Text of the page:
Clearly, this takes him a lot of strange directions, including in the direction of one of the most unusual-yet-common fruits you might find in the U.S., the Osage orange, which might also be called a hedge apple or horse apple. The tree that bears its fruit is most commonly associated with Texas, Arkansas, and Oklahoma, though it’s become common around the continental U.S. It’s considered more prized for its dense wood than its fruit, which is, to put it simply, weird.
This week, for example, a local TV news station in Lynchburg, Virginia had to actually report on the fruit from the tree, which is green and scaly on the outside, after lots of viewers called with questions. (The plant in question was near a school.)
To be clear, this plant is not uncommon—it actually has a place in American history, as they were a notable finding by Lewis & Clark. And certainly, the plant itself, despite its issues, had its benefits—beyond its useful properties in wood forms, Smithsonian notes that it was popular for protective hedges in the days before barbed wire, due to the plant’s thorns.
Really, the main problem with the plant is that it creates a fruit that is large, unwieldy, and secretes a fluid that has a tendency to give you a rash. Despite its most common names, it’s closer to a mulberry plant than either an orange or an apple.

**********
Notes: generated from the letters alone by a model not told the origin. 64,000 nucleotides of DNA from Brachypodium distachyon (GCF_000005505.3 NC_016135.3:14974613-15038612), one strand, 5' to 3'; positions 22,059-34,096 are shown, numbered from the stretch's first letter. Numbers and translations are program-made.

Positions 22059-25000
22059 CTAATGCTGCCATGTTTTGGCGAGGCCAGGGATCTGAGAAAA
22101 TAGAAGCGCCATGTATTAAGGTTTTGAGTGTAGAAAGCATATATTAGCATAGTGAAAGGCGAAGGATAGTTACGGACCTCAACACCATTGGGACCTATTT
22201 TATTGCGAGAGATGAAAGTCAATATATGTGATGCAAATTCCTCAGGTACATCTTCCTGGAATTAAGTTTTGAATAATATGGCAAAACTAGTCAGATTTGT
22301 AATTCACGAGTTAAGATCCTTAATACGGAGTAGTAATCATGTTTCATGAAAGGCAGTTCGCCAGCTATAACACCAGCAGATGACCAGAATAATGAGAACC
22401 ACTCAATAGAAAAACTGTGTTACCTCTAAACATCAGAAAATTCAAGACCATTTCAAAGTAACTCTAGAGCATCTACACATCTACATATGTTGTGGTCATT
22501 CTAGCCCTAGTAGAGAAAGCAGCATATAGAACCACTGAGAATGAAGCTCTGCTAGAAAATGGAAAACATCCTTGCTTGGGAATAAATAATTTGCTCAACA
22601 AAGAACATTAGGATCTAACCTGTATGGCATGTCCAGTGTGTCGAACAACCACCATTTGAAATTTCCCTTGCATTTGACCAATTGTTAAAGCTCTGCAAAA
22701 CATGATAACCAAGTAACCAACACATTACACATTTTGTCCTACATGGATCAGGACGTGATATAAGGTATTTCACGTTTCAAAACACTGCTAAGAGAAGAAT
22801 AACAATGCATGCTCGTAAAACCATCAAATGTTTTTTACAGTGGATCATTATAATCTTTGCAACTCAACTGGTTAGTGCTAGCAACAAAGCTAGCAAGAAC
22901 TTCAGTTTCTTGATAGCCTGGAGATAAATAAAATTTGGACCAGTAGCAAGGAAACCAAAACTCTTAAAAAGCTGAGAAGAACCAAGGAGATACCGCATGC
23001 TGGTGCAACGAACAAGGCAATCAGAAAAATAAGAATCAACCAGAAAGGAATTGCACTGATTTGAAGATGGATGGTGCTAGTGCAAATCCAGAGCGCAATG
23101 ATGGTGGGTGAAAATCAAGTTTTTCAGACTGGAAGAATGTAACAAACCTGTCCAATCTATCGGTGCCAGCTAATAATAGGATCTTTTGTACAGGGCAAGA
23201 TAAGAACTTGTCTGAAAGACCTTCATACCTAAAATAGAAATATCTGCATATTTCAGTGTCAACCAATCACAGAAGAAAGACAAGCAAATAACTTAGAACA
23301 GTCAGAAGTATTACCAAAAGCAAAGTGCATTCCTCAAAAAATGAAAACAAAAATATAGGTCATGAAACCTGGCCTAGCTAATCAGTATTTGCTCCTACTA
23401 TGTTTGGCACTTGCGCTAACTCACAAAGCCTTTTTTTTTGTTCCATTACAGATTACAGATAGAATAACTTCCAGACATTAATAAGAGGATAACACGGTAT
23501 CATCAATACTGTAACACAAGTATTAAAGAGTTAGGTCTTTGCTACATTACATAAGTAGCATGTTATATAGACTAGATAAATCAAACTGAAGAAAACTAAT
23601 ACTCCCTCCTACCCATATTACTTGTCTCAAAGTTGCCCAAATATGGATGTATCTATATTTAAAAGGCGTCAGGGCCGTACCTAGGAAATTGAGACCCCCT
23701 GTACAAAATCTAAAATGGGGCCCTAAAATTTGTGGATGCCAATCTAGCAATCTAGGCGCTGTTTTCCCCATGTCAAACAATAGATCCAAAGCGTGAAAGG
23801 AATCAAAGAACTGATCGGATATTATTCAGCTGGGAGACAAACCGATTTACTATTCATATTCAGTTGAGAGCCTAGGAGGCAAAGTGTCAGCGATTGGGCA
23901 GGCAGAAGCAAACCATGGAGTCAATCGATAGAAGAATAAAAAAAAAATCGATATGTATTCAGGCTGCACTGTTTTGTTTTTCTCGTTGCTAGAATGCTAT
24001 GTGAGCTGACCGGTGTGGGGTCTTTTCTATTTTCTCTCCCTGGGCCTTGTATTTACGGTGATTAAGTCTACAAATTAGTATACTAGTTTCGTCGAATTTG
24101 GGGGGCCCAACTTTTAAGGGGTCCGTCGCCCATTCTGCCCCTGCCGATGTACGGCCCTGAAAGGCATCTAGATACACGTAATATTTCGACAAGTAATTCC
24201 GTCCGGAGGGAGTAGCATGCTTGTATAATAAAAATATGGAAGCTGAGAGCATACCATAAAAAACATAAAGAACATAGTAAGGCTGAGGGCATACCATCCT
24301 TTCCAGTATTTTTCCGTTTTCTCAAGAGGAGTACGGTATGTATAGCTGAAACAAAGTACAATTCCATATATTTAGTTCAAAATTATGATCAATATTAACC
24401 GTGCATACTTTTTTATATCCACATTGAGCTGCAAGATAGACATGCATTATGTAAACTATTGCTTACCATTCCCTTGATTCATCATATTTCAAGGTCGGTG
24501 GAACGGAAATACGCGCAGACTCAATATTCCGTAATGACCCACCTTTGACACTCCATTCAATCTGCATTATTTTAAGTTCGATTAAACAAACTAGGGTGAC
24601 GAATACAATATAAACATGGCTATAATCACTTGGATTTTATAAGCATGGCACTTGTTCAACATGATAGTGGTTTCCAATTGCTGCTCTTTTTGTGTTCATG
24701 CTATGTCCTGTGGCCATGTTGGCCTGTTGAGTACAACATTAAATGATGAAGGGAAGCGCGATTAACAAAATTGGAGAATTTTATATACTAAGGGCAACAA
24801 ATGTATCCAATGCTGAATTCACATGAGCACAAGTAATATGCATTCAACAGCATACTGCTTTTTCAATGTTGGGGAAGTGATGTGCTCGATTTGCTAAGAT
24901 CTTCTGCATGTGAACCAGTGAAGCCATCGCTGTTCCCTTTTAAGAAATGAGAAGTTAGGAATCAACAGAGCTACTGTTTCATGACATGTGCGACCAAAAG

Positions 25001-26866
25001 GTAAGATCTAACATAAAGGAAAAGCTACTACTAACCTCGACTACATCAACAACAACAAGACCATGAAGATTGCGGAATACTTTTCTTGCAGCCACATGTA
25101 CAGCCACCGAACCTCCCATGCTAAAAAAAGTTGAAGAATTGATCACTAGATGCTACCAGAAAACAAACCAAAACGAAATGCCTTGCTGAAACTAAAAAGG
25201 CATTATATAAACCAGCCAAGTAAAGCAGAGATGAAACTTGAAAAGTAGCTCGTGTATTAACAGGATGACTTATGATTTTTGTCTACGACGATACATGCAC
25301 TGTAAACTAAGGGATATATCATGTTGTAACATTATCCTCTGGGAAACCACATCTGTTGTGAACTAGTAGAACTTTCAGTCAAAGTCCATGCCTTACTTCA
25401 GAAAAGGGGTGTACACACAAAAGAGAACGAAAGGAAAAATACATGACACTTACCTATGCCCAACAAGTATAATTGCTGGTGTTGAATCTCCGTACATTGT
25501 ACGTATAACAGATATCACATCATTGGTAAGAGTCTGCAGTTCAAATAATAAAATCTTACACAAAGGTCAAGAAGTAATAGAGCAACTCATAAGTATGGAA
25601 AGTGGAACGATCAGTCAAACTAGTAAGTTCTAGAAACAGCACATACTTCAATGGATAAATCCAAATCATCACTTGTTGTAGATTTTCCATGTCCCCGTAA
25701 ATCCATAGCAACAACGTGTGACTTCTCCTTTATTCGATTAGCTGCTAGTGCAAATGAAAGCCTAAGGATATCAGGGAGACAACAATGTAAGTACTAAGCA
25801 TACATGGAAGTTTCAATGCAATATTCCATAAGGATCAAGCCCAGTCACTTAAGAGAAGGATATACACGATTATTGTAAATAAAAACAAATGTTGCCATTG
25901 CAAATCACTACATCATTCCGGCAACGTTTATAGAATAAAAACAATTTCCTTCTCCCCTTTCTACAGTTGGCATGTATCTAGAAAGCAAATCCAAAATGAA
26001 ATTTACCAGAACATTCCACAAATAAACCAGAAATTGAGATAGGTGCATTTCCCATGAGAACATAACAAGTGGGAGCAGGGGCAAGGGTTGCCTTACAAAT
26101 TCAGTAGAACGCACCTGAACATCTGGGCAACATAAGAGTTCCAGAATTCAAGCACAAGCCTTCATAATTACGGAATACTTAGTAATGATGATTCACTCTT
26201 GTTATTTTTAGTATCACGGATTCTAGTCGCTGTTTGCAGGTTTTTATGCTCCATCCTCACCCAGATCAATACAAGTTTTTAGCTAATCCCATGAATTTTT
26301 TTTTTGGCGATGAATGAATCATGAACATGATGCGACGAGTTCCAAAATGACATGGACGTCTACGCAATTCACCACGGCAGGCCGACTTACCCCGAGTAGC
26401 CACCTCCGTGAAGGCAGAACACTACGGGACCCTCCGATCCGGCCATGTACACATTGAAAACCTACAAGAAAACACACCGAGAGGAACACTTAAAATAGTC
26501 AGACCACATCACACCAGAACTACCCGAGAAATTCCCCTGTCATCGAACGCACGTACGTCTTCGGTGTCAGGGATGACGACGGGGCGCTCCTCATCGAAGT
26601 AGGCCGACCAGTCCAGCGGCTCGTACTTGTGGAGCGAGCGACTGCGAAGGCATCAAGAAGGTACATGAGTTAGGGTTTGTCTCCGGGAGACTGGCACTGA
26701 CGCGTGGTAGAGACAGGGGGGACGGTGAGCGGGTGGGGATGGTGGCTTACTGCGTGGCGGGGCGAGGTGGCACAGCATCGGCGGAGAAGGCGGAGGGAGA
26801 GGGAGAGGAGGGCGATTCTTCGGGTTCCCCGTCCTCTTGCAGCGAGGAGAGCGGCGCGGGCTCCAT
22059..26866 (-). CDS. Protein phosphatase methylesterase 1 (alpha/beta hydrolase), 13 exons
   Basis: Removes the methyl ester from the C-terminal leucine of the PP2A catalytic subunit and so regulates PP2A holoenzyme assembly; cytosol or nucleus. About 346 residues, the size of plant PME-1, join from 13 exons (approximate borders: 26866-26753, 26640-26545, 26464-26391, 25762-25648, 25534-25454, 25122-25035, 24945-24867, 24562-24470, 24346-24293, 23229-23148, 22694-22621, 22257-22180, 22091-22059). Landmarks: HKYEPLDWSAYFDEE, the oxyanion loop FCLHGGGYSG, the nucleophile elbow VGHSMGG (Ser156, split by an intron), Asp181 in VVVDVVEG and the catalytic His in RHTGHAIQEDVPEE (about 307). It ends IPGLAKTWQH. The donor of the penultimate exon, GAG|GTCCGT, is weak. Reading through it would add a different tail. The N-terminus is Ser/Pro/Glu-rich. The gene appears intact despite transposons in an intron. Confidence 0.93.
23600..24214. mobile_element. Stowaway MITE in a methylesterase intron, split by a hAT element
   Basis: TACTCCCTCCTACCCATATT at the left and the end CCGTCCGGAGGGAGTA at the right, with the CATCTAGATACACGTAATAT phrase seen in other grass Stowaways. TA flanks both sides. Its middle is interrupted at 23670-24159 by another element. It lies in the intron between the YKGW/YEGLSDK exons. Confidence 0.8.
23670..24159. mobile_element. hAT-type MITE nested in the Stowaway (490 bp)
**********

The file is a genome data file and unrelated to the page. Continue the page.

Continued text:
It’s a fruit that squirrels eat for the seeds, rather than the other way around, making it an anomaly among fruits. And that was the direction Rydelek tried to take in a 2015 clip on salvaging something edible from the Osage orange.
Of the fruit itself, he said: “It’s edible in the same way as this pad of Post-It Notes is edible. You can eat it, but it’s not going to taste very good. It’s probably going to make you sick.”
He compared the fruit’s flavor to “watermelon rind”—and pointed out that the oil it secreted made his hands sticky.
But what of the seeds? That was the hard part. He had to soak the plant for a solid day to soften up the fruit around the seeds just enough so that he could painstakingly pull out the seeds one by one. He then let those seeds air dry, then roasted them. This multi-day process produced just enough seeds for a single bowl of dried hedge apple seeds—which had a flavor somewhere between sunflower seeds and popcorn, per Rydelek.
“Dare I say it? These are good. Very good,” he said. “It’s not worth the trouble, not at all. … It just requires a lot of patience and a lot of effort for a relatively small return.”
Long live the Osage orange, America’s strangest fruit.